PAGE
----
heritage of pukekohe hill school

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  • 1. November 2011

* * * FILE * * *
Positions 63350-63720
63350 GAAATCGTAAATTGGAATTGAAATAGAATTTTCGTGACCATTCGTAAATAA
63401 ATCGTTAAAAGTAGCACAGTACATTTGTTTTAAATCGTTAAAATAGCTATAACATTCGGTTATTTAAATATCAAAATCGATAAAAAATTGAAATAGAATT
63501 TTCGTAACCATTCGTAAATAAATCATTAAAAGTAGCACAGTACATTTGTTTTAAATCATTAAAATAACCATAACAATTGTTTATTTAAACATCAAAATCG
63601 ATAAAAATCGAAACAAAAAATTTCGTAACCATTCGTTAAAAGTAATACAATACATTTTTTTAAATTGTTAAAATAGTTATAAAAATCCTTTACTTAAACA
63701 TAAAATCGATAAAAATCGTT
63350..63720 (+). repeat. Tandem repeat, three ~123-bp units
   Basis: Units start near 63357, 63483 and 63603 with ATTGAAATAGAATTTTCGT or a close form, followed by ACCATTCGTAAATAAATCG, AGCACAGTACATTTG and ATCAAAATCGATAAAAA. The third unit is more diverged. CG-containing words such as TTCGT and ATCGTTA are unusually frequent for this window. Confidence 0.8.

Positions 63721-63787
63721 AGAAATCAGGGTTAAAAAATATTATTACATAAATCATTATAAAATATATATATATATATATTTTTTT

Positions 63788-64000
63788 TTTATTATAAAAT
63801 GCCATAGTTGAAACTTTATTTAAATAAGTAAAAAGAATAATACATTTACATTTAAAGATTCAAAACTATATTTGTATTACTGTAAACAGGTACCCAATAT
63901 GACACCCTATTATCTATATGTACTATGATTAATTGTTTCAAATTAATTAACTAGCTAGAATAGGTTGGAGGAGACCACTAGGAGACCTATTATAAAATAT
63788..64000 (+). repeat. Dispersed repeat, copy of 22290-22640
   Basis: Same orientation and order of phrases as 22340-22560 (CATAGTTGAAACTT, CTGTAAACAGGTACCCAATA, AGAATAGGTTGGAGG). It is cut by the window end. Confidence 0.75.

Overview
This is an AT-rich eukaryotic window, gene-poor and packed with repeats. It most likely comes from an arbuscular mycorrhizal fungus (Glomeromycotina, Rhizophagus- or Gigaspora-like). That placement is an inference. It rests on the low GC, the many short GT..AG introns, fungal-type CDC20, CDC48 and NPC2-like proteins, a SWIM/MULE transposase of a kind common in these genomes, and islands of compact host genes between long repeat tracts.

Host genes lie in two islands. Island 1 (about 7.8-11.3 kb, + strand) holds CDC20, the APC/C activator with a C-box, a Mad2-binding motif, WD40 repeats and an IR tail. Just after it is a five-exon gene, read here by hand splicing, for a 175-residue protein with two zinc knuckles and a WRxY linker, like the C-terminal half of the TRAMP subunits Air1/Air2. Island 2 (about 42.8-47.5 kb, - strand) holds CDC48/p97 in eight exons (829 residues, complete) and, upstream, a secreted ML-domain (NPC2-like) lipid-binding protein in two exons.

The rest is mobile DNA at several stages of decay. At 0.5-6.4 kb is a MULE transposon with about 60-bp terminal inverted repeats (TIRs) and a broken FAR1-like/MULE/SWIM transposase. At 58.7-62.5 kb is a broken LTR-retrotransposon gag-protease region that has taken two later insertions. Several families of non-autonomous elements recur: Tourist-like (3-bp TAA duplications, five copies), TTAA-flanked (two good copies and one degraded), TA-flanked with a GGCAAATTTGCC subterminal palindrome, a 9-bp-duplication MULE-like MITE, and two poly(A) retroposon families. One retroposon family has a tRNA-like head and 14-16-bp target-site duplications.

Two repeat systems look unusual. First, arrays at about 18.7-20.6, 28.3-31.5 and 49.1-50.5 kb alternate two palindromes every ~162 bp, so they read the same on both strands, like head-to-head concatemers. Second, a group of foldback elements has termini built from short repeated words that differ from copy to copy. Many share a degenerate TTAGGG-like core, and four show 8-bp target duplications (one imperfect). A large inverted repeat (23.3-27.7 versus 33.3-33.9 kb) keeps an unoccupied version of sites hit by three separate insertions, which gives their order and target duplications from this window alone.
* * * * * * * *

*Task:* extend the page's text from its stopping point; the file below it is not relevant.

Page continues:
2. Pukekohe Mori School officially opened on 26th May 1952. Mr R.W Bates was the headmaster. 63 children were enrolled. 3. Back Ray Te Anau, James Clayton, Richard Taka, Sonny King, Boy Paparoa, Chas Tahapehi, George Rhind, Willie Paerata, Thompson Moeroa, Tom Astle. Middle Mac Hiku, Dick Epere, Annie Tuhi, Rosie Thompson, Wannoe Grey, Eva Taka, Jean Matia, Willie Te Rangi, Bruce Ngauma. Front Rebecca Kite, Phyllis Andrews, Rangi Ngarere, Roha Kani, Joyce Harwood, Helen Hemopo, Muri Taranaki, Lucy Pene, Arlene Toto, Eileen Toto, Margaret Walker 4. 15th November 1954 Mr John (Buzz) Worthington became the headmaster, later followed by Mr Len Manning (who saw the transition from the Mori School to Pukekohe Hill School), Mr Ian Morgan, Mrs Hettie Tapsell and Mr Graeme Rix. 5. In the 1950s there was a high Mori population in Pukekohe. This was largely due to the work offered to Mori people in the market gardens around this area. Living conditions for Mori were difficult and the Mori community suffered several epidemics, such as smallpox and influenza. There was no tap water in the homes and they used outside fires to cook. Pukekohe Mori School was established to help improve health conditions for Mori people. 6. Princess Te Puea saw what was happening to her people and approached the government to build a Native School in Pukekohe. She then donated 200 for the establishment of a communal building to be built on the school grounds. This was officially opened by the Rt Hon Walter Nash in 1959. The hall was named Nga Hau e Wha which means The Four Winds. It was situated on Ward Street near where our swimming pool currently sits. 7. The local Rotary Club contributed to the development of the Mori School playing area and communal hall. They liaised with the Mori people offering their assistance and some financial support. Quarter of an acre of the school site was given by the Education Department for the purpose of building the hall which was named Nga Hau e Wha. It was opened in June, 1959. The Mori Womens Welfare League raised funds from the Queen Carnival which they contributed towards a building fund to assist in the erection of the communal hall. 8. Just before lunch Mr Buzz (John) Worthington, Principal, announces over the intercom system who is to shower at lunchtime. Yes, shower!! (It must be remembered that many of these families lived in army huts and had only cold running water from an outside tap). It was incredible that they had their kids come to school in such a clean state. All children had two hot showers a week and was much appreciated by both parents and children. Dale Mackey ex Teacher / Deputy Principal 9. A quarter-acre of the school grounds was set aside for cropping with the hope to earn money to pay for school and community projects. Students were given duties to perform after the 3.00pm bell. On Fridays they cleaned and polished the floors. This enabled the school to use the cleaning budget for stationery. The boys helped to construct a building on site. The girls prepared meals for the staff and helped sew curtains and tablecloths for the school. 10. The school rugby team named Pukema did very well in Inter-school competitions The singing group conducted by Don Pene went to different places to sing. E.g. The Auckland Old Folks Association. Bible in Schools was offered to students.The school has their own film projector which gave students the opportunity to view films in Room 7. Children were given woodwork and cooking classes and were encouraged to use these skills around the school. Good hygiene practices were taught and encouraged and dental clinic facilities were available. The full curriculum was offered to all students with special emphasis on aspects of Mori culture. Children could bus to school. The school had excellent grounds with basketball courts and a football field. Don Pene and Bev Phillips supervised Haka group. 11. 8.00am. Ive just been picked up by Shaws Transport in Prospect Terrace. The Te Rangi children are ready on board sitting nice and quietly. (Any misbehaviour and Jacks got you out the door in no time and Ward Street is a long way away). Now we do the rounds. Out through Princes Street and the Block and then out to Russells. Then around the back of the Hill and back down to school. Everyone is neatly attired. Girls in black gym frocks with clean white blouses. Boys in grey shirts and black serge shorts. As soon as the bus pulls up in Green Lane everyone stands and walks out slowly and quietly. Bags are hung up in the cloakrooms and everyone is out on the tennis courts playing a variety of ball games. Many have tasks to carry out in the classrooms, e.g. Sharpen pencils; top up ink wells; hand out marked exercise books e.t.c. Dale Mackey. Ex Teacher / Deputy Principal 12. The Mori School concept was phased out. The introduction of strict zoning was one reason why children had to attend the school in their local area. The school was passed over to the Auckland Education Board and became a contributing school known as Pukekohe Hill School. The school was reopened under its new name on the 1st of February 1966. During the year a new four classroom block was completed which is now called the Manning Block named after previous principal Mr Len Manning. This was used for junior classes. 13. It was agreed to move the communal hall. After more than ten years of negotiation the decision was made to shift this building to the current marae site in Beatty Road, Pukekohe. The Rt Hon Bill Birch was instrumental in establishing the site for relocation. Nga Hau e Wha was officially opened at its Beatty Road location in 1985. 14. Fire devastated six classrooms, storerooms and a toilet block. An administration building was damaged by smoke. Staff were heartbroken not only had equipment in classrooms been destroyed but resources built up over ten years were lost. The fire which began at 4.15am was treated as arson. Relocatable classrooms were brought to the school so that classes could resume. 15. Nearly three years after a major part of Hill School was destroyed by arsonists a replacement block which cost $334 000.00 was opened by Mr Merv Wellington, the Minister of Education. Education Board representative Mr Jack Van der Hulst and Mrs Van der Hulst, Mayor and Mayoress of Pukekohe Mr Max and Mrs Gwen Short joined others in the official opening of the new classroom block. The six teacher variable space block is now named the Sizemore Block after Gary Sizemore. The building was dedicated by Lieutenant Christofferson of the Salvation Army. Mr Merv Wellington, accompanied by one of the youngest pupils, Ramara Brooks unveiled the plaque. 16. The previous school committee was dissolved to make way for the introduction of Tomorrows Schools and the election of the first Board of Trustees at Pukekohe Hill School. Stuart Brittnell was elected as the first chairperson of the Board of Trustees. B.O.T Chairperson Stu Brittnell with a student and caretaker Ken Browne. 17. Pukekohe Hill School celebrated its 25th Jubilee in 1990. A production named The Answer Lies in the Soil was written by Renton Brown to launch the weekend. The production recalled landmarks in Pukekohes history and was performed by pupils on the outdoor stage. 18. BACK ROW: Graham Edwards, Margaret Barnett, Dale Mackey, Carol McCarron, Mavis Hatwell, Maree Stephenson, Bev Heppleston, Lorraine Watson, Helene Riddle, Robyn Anderson, Wendy Ritchie MIDDLE ROW: Elliot McKenzie, Chic Waitai, Ngaire Keary, Naida Walker, Beris Ryder, Nick Sheppard, Renton Brown, Suresh Parsot FRONT ROW: Margaret Russell, Maureen Aston, Alison Johnson, Stuart Britnell, Hettie Tapsell, Pat Scott, Lorraine Hill, Glennis Paton, Gary Sizemore 19. Pukekohe Hill School was the first school in New Zealand to run the Iron Kids Triathlon. Gary Sizemore was instrumental in organising this event which took place annually from 1990. Matthew Martin, Sarah Hill, Michael Croft, Jade Skilton, Joel Gauntlett, Lynley Barnett, Robbie Ritchie, IRON KIDS 1990 20. In 1994 approval was given for the establishment of a Satellite Unit for special needs children. The building is managed by Pukekohe Hill School and is staffed by Parkside School. In 1998 the school hall was built. The first school production to be held in the new hall was Starblaze which paved the way for many more wonderful performances and school events. 21. Construction of a new multi-purpose building is currently underway. This will house a new staffroom, library and a break out room to be used for a variety of purposes.